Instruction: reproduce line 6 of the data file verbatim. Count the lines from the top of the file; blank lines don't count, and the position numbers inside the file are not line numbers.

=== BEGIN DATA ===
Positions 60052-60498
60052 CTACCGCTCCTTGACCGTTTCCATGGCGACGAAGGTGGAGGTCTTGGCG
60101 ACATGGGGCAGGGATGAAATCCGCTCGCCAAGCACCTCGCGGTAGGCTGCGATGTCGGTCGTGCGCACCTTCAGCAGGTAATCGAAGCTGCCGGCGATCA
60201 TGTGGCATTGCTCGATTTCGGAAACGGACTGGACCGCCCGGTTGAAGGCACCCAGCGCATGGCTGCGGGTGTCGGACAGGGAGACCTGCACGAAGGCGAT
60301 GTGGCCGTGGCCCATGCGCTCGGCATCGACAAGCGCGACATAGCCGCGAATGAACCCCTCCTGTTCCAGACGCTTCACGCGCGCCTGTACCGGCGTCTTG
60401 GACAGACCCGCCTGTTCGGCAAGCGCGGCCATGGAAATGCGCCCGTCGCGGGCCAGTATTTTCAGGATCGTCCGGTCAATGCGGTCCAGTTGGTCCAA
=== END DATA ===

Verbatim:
60401 GACAGACCCGCCTGTTCGGCAAGCGCGGCCATGGAAATGCGCCCGTCGCGGGCCAGTATTTTCAGGATCGTCCGGTCAATGCGGTCCAGTTGGTCCAA